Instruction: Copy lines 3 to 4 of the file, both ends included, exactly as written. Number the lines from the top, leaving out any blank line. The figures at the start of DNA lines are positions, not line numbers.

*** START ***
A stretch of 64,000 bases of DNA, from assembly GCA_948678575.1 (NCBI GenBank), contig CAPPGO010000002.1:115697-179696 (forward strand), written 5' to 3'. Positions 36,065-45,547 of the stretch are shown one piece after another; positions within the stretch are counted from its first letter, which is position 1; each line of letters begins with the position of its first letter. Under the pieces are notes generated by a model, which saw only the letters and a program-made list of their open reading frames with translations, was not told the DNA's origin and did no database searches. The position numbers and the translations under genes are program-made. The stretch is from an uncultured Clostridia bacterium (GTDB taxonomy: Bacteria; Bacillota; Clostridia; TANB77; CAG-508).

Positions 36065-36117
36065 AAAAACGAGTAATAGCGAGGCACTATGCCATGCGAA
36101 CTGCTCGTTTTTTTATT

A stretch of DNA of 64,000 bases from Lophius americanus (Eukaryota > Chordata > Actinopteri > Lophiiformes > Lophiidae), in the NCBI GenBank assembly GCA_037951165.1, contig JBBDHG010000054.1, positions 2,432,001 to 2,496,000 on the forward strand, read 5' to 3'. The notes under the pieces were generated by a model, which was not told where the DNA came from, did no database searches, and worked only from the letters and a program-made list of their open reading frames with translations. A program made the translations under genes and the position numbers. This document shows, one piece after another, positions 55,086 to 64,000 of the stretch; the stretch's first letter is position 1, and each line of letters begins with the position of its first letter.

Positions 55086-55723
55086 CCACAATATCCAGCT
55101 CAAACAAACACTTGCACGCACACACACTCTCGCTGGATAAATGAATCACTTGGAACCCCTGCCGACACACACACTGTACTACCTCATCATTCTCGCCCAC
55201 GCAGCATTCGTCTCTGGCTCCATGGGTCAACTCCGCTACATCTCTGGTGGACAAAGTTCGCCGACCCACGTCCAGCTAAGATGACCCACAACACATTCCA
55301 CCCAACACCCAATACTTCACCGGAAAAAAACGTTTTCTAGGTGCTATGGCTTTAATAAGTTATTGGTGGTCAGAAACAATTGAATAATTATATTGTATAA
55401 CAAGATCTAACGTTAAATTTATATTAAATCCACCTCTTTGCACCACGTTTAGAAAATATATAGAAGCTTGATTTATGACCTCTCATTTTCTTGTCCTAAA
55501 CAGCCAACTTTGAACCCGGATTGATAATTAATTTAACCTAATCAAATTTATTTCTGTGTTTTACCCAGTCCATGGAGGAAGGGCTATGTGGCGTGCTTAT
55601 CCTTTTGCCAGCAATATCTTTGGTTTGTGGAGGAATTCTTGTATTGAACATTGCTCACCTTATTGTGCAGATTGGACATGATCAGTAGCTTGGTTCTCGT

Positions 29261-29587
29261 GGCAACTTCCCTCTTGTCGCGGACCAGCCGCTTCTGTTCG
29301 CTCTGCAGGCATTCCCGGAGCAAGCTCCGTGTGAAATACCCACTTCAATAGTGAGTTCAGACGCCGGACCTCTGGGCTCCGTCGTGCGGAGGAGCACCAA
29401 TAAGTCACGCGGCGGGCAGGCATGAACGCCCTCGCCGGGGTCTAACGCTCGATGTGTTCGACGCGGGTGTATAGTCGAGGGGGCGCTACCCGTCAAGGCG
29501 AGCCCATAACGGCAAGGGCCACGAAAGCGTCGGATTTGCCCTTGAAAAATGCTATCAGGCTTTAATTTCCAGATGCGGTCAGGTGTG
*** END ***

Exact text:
36065 AAAAACGAGTAATAGCGAGGCACTATGCCATGCGAA
36101 CTGCTCGTTTTTTTATT